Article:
Helping You to Find the Best Assisted Living Homes in Lake Charles, LA, Louisiana

There is no cost to families for Larry Balyeat’s placement services. Larry spends much of his time touring and reviewing local living communities – including assisted living, independent living, dementia and memory care, and residential care homes in Lake Charles, LA, Louisiana and the state of Louisiana area. Larry then meets one-on-one with families to assess their needs. He accompanies them on tours of pre-approved facilities, assists them with their negotiations and paperwork, and follows up once your loved ones has moved in.

Who's Senior Care Authority?

Senior Care Authority has the expertise to help you identify and access all available options in assisted living and memory care in Lake Charles, LA, Louisiana. We offer no-cost services to help you find appropriate senior living when your loved one can no longer care for themselves at home. Our personalized, face-to-face assistance can help relieve some of the stress and overwhelm during this difficult transition - our expertise and compassion will help lighten the load for you and your family.

Serving Lake Charles, LA, Louisiana

Facts about Lake Charles, LA, Louisiana

Lake Charles (French: Lac Charles) is the fifth-largest incorporated city in the U.S. state of Louisiana, located on Lake Charles, Prien Lake, and the Calcasieu River. Founded in 1861 in Calcasieu Parish, it is a major industrial, cultural, and educational center in the southwest region of the state.

As of the 2010 census, the population was 71,993. Lake Charles is the principal city of the Lake Charles Metropolitan Statistical Area, having a population of 202,040. It is the larger principal city of the Lake Charles-Jennings Combined Statistical Area, with a population of 225,235. The 2010 population of the five-parish area of Southwest Louisiana was 292,619.


Lake Charles, located on a level plain about 30 miles (48 km) from the Gulf of Mexico, has an elevation of 13 feet (4.0 m), and is located on the banks of the Calcasieu River in southwestern Louisiana. It borders both Lake Charles and Prien Lake. Contraband Bayou, Henderson Bayou, and English Bayou flow through the city. Oak trees and pine trees dot the landscape, as the lumber industry, once the main economic engine of the area, can attest to. The Calcasieu Ship Channel, which allows large ocean-going vessels to sail up from the Gulf, also borders the city.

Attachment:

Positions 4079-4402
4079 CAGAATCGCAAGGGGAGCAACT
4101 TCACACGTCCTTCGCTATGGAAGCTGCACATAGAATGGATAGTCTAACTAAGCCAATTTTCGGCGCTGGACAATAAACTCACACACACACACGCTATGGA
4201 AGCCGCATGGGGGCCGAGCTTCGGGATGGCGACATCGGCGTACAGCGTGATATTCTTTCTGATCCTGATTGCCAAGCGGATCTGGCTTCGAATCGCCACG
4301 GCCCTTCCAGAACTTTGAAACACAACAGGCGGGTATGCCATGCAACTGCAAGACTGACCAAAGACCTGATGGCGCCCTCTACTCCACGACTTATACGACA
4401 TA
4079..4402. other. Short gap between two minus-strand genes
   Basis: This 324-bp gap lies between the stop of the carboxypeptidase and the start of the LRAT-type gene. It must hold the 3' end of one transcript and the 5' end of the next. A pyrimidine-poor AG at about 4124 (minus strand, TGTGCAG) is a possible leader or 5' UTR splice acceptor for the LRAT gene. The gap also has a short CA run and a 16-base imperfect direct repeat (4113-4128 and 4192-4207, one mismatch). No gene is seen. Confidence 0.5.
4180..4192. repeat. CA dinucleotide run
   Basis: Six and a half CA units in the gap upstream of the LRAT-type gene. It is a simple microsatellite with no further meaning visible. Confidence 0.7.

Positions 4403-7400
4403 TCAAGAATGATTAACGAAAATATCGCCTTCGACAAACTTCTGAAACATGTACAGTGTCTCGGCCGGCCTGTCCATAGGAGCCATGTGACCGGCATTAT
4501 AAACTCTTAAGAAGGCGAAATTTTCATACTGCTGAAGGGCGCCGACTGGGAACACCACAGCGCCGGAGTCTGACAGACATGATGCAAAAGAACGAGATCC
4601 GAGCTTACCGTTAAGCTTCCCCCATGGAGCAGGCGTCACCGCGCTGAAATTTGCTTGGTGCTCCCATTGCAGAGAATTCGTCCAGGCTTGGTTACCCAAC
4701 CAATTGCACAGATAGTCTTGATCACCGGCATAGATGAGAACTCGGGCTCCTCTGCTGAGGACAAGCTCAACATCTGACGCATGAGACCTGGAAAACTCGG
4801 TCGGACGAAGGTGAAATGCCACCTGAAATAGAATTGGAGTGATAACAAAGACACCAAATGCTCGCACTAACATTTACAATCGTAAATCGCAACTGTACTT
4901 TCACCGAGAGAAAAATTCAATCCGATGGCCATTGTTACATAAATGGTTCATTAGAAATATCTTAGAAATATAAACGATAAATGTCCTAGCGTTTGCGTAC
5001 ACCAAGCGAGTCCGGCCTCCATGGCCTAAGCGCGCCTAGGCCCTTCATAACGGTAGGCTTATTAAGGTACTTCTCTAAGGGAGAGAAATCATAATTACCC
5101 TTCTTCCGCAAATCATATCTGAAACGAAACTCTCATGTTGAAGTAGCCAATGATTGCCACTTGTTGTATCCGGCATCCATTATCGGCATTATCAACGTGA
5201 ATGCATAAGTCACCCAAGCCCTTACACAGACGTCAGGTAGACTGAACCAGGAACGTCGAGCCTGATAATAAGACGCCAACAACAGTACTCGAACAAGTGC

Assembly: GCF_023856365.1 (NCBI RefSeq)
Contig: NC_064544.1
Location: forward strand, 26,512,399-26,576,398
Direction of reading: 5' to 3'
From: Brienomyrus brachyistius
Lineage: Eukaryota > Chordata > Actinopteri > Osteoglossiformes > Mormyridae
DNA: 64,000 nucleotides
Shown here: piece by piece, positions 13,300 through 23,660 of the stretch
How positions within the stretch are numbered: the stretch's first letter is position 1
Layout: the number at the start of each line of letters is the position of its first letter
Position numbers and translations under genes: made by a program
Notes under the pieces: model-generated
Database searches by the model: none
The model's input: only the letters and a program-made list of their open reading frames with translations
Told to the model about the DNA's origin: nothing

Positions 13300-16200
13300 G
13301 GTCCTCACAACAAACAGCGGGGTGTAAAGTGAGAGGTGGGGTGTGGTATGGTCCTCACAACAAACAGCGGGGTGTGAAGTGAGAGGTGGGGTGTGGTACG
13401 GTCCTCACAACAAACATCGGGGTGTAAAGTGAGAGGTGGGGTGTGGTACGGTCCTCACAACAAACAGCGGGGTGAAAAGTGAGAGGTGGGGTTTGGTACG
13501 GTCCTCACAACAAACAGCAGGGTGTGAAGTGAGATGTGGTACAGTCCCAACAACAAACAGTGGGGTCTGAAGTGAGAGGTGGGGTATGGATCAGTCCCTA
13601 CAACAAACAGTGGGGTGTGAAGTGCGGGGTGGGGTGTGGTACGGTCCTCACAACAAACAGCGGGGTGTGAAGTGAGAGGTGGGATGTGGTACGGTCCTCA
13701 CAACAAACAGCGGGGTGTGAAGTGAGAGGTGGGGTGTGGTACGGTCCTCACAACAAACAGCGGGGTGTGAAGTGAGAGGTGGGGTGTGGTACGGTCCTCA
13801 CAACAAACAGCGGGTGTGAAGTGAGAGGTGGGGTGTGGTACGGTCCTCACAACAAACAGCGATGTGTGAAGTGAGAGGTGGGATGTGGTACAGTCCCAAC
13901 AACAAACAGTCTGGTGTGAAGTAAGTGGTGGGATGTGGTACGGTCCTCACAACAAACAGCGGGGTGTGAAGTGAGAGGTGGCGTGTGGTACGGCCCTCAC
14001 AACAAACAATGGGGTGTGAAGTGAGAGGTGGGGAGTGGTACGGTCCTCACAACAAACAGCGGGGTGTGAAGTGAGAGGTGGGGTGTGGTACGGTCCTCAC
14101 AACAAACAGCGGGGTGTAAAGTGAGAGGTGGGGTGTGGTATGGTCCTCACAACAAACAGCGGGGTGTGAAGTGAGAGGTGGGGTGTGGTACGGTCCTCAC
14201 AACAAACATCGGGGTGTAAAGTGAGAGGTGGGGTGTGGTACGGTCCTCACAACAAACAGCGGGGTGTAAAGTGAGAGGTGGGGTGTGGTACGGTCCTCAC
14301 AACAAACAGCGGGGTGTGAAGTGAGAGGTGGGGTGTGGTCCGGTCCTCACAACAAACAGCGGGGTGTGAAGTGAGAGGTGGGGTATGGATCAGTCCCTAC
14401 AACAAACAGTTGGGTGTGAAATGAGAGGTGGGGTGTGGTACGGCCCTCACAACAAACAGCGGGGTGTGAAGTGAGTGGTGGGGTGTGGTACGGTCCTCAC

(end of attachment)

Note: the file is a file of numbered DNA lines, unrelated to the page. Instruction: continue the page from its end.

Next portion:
According to the United States Census Bureau, the city has a total area of 44.8 square miles (116.0 km²), of which 42.0 square miles (108.9 km²) is land and 2.7 square miles (7.1 km²), or 6.12%, is water.


As of the 2010 census, the population was 71,993. In 2010, the population density was 1,711.8 people per square mile (689.7/km²). There were 32,469 housing units. The racial makeup of the city was 47% White, 47% African American, 0.4% Native American, 1.7% Asian, 0.47% from other races, 2.1% from two or more races. Hispanic or Latino of any race were 2.9% of the population.

There were 28,228 households, out of which 26.6% had children under the age of 18 living with them, 37.8% were married couples living together, 18.3% had a female householder with no husband present, and 39.4% were non-families. 33.6% of all households were made up of individuals and 12.1% had someone living alone who was 65 years of age or older. The average household size was 2.43 and the average family size was 3.13.


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